Oklahoma Football: Breaking Down Whether Offense or Defense Must Step Up More

Alex JosephAnalyst IJune 10, 2012

NORMAN, OK - NOVEMBER 26:  Members of the Oklahoma Sooners take the field before the game against the Iowa State Cyclones on October 26, 2011 at Gaylord Family-Oklahoma Memorial Stadium in Norman, Oklahoma. Oklahoma defeated Iowa State 26-6. (Photo by Brett Deering/Getty Images)
Brett Deering/Getty Images

What's more important, offense or defense? It's an age-old question that gets asked during every season of every sport, every single year. 

Speaking purely from what I believe is the popular consensus, defense is normally the answer that gets the most respect. The saying, "defense creates offense," certainly rings true, but even if defense creates it, offense has to finish it. 

Therefore, a bad offense can create defense just as quickly, and when your college football team is playing in the Big 12 conference, a bad offense can ultimately mean no victories. With the high-powered offenses that control the league, at some point, a team's offense has to step up in order to not get run out of the building.

The Oklahoma Sooners are one of those high-powered offenses. Finishing fifth in the country in total offense last season, the Sooners averaged 512 yards of offense per game. That's an ungodly statistic that opposing defenses should fear, but yet the Sooners only finished third in their conference in terms of yards per game.

Coming in second was Oklahoma State, averaging just under 550 yards per game en route to winning the conference title. Finishing first were the Baylor Bears, averaging 587 yards per game behind Heisman Trophy-winning quarterback Robert Griffin III. 

Let's compound these stats by looking at the league's best defense: the Texas Longhorns. The Longhorns were 11th in the country in total defense, only giving up 306 yards per game. 

In last season's Red River Rivalry, Sooners quarterback Landry Jones threw for 367 yards. After the Sooners tacked on another 86 rushing yards, they brought their yardage total up to 453 for the game. While this is 60 yards under their season average for yards, it's still 150 yards above the Longhorns average for total defense.

I guess the point that I'm trying to make is even one of the best defenses in the country is going to give up yards to a high-powered offense. The Sooners, who finished as the 55th best defense in the country, won the game by a score of 55-17.

In the Big 12, offense trumps defense—it's just a fact that the league has adopted over the past few seasons. Even though the conference is losing two other high-powered offenses in Texas A&M and Missouri, the addition of West Virginia and TCU will help even out the playing field once again.

Now, I haven't exactly answered the question, "Should the offense or defense step up more next season?" and that's because, in the Sooners' case, it's loaded with "ifs" for next season's production.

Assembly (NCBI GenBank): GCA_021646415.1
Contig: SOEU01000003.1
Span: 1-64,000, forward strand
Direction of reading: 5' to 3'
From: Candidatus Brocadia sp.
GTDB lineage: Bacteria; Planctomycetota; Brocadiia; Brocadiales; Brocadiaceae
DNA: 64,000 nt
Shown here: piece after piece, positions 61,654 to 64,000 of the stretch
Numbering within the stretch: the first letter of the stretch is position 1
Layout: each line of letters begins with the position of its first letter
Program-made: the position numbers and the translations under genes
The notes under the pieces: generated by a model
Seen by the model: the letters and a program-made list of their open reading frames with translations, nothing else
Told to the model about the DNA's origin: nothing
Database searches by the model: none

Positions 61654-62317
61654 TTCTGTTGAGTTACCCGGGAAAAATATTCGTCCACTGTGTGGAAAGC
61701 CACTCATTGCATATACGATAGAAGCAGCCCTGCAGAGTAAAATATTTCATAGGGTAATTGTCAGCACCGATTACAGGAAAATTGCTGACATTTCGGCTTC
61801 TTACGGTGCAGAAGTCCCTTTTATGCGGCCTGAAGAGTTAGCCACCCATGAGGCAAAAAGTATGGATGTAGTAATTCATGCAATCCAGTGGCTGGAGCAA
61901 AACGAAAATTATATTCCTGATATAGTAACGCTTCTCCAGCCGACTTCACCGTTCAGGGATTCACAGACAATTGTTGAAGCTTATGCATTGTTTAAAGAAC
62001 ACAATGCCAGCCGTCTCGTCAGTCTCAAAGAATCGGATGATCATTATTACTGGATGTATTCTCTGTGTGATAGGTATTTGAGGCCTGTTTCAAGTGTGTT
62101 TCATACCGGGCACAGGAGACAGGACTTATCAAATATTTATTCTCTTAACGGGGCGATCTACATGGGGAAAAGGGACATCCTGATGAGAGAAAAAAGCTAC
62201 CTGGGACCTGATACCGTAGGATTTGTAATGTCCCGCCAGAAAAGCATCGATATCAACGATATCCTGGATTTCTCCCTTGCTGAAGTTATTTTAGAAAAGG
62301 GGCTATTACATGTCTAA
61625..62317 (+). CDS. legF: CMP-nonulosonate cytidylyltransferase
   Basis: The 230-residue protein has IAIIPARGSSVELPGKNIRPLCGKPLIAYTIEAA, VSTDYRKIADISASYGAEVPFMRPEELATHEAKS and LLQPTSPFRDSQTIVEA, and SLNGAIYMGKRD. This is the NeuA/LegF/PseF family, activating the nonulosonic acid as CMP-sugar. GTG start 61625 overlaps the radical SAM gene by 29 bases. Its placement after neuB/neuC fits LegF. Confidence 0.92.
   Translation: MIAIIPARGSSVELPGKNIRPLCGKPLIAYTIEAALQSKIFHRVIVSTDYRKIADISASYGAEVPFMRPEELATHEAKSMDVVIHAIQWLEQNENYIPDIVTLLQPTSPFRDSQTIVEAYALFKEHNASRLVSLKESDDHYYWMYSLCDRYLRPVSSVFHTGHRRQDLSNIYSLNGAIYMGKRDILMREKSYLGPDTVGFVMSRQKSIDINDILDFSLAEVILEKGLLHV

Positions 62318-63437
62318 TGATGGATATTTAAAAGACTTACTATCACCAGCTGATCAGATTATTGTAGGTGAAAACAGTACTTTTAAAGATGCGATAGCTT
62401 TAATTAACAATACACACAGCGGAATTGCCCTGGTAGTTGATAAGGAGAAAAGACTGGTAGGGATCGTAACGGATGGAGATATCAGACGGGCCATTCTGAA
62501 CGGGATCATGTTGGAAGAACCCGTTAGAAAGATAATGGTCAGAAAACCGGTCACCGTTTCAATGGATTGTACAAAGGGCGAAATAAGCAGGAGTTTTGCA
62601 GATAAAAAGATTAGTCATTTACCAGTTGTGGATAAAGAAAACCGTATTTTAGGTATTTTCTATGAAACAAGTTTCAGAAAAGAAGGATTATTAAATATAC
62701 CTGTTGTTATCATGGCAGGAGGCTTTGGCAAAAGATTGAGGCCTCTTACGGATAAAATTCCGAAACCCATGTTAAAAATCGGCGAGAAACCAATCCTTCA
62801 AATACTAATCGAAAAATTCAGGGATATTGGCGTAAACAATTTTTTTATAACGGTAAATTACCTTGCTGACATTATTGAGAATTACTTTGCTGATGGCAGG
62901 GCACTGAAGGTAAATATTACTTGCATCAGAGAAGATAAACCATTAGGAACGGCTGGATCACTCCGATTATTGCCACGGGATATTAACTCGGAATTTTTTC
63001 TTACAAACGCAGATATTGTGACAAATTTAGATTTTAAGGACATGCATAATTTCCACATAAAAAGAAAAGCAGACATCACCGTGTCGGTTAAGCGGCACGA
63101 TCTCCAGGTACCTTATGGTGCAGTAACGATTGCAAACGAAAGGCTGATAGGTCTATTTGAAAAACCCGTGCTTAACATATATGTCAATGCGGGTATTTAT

Certainly, the answer for last season would have been the defense—namely the secondary. However, with defensive coordinator Mike Stoops back on the sidelines and a year of experience under the belts of some of the younger defensive backs, the defense should see a rise in production this year.

The offense, which is always one of the best in the country, may need some work. While the Sooners are absolutely loaded with talent at the skill positions, they are lacking experience. Junior wide receiver Kenny Stills is the only receiver on the roster who has caught a pass in D-1 football, for example.

Due to this, the running game should be featured more this season, especially if Dominique Whaley can return to full speed after recovering from his ankle injury. 

Despite having a "down year" defensively, the Sooners still were in every single game thanks to their offense (well, except the Bedlam game). They lost both the Baylor and Texas Tech games due to a poor showing on defense. 

This comes full circle back to what I was saying earlier, though—there's only so much defenses can do against these high-powered offenses in the Big 12. The Sooners wouldn't have had a chance against Baylor or Texas Tech unless their offenses weren't so great. 

All in all, I'd like to cop out and say both the offense and the defense need to step up this season in order for the Sooners to win, at least in the Big 12. However, in order to win a national championship, history shows us that good defenses usually come out on top.

This was highlighted by two SEC teams—LSU and Alabama—playing for the national championship last season. Alabama was No. 31 in total offense last season, whereas LSU was No. 86. Not very impressive, right?

Are you all aware who finished No. 1 and No. 2 in defense, though? Alabama and LSU. The SEC, known for their stacked defenses, have won the last six national championships, two of which have been over Big 12 offenses. 

Only history will tell if the momentum is going to shift back in favor of the offense, but the Sooners won't even have a chance to make it through the Big 12 to a national championship game without their offense clicking on all cylinders. 

In order for the Sooners to win their next championship, they have to do a good job of both defending and outscoring opposing Big 12 offenses—but regardless, points are going to be put up in that league.

Therefore, I'm going to throw a curveball and say that it is in fact the offense that needs to do the majority of "stepping up" for the Sooners in 2012. It may sound crazy, but once you break down the rationality of the league that they play in, it starts to make sense. 

Defense may win championships, but offense will win the Big 12.